The United States Pharmacopeial Convention (USP) and the British Pharmacopoeia Commission (BPC) developed monographs for two prescription eye medications (accessible here and here with free login), which will be included in the organisations’ respective pharmacopeias.
USP chief science officer Praveen Tyle told in-Pharmatechnologist.com: “These newly proposed monographs are the first drug products that have been harmonized prospectively between USP and BP. In fact, they are the first drug products to be prospectively harmonized between USP and any other pharmacopeia.
Tyle explained that the informal collaboration involved an exchange of information on topics like identification and impurity detection to ensure that monograph development was consistent across both organisations which - he believes - is an approach that could be applied more widely.
“This type of activity is one we would absolutely be open to engaging in with other pharmacopeias as well as BP,” he said, adding “we engage in international cooperation on many different levels, and experimenting with this informal approach is just another vehicle. The informal nature of the partnership here might provide a more nimble path forward in many cases.”
The USP is also confident that greater harmonization of monographs – both as a result of the latest collaboration and other ongoing efforts - will help pharmaceutical manufacturers, as Tyle explained.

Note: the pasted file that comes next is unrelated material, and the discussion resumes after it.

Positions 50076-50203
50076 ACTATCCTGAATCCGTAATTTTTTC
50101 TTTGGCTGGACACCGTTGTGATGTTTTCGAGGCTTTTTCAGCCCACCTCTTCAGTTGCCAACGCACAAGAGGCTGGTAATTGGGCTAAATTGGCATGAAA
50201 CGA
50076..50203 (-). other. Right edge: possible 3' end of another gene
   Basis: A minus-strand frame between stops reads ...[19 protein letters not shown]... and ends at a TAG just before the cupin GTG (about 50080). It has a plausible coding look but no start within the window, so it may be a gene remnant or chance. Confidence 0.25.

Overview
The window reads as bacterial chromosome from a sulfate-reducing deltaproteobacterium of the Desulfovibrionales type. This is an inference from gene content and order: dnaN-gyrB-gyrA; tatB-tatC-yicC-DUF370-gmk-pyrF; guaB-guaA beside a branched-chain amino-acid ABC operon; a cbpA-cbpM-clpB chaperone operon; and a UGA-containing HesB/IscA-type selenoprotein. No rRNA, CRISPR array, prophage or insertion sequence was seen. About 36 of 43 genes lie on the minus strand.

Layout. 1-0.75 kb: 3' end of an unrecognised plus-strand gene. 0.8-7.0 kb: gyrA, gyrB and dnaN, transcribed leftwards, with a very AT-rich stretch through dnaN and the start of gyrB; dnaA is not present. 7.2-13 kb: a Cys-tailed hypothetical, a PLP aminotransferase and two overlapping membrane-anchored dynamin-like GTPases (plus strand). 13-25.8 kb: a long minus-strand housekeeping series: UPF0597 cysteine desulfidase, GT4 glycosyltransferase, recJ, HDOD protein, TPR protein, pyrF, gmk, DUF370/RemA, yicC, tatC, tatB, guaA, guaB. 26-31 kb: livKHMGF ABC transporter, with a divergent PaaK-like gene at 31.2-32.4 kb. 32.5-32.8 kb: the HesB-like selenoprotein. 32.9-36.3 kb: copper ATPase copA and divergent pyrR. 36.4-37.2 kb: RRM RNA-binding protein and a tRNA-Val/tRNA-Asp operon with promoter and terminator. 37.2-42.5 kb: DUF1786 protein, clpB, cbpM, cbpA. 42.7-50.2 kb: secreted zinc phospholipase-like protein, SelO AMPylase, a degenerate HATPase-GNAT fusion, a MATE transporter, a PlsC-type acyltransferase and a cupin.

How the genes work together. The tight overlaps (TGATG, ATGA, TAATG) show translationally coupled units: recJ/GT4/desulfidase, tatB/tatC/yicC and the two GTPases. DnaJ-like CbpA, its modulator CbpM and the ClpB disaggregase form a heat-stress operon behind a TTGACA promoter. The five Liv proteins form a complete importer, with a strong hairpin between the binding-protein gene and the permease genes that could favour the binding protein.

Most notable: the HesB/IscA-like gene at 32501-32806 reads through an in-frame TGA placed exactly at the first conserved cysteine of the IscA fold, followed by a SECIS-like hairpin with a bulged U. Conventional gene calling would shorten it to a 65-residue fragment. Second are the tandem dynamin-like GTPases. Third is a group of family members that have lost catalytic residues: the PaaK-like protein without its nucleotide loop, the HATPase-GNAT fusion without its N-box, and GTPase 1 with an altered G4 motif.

“The benefits of this initiative are similar to the benefits of any harmonization activity—less burden on manufacturers in complying with multiple, different pharmacopeial requirements by country, which also preserves resources.”
He also said such work provides manufacturers with a more streamlined submission process, citing the two new finished product monographs as an example.
“For these two monographs, the manufacturer sent a single submission to both USP and BP at the same time and questions were shared so that the need for multiple instances of communication was minimized.”
Beyond this Tyle said that consistent quality expectations across borders – developed as a result of information shared by experts from different regions - will make for more consistent and safer global drug supplies.
The USP also wants manufactures’ input on future harmonization projects - particularly for finished product monographs – according to Tyle, who explained that such feedback is a key driver.
“At present, we don’t have other finished products that we are targeting. This is in part dependent on industry engagement in the process. We hope manufacturers will submit monographs to us that might be the subject of future informal harmonization activities.”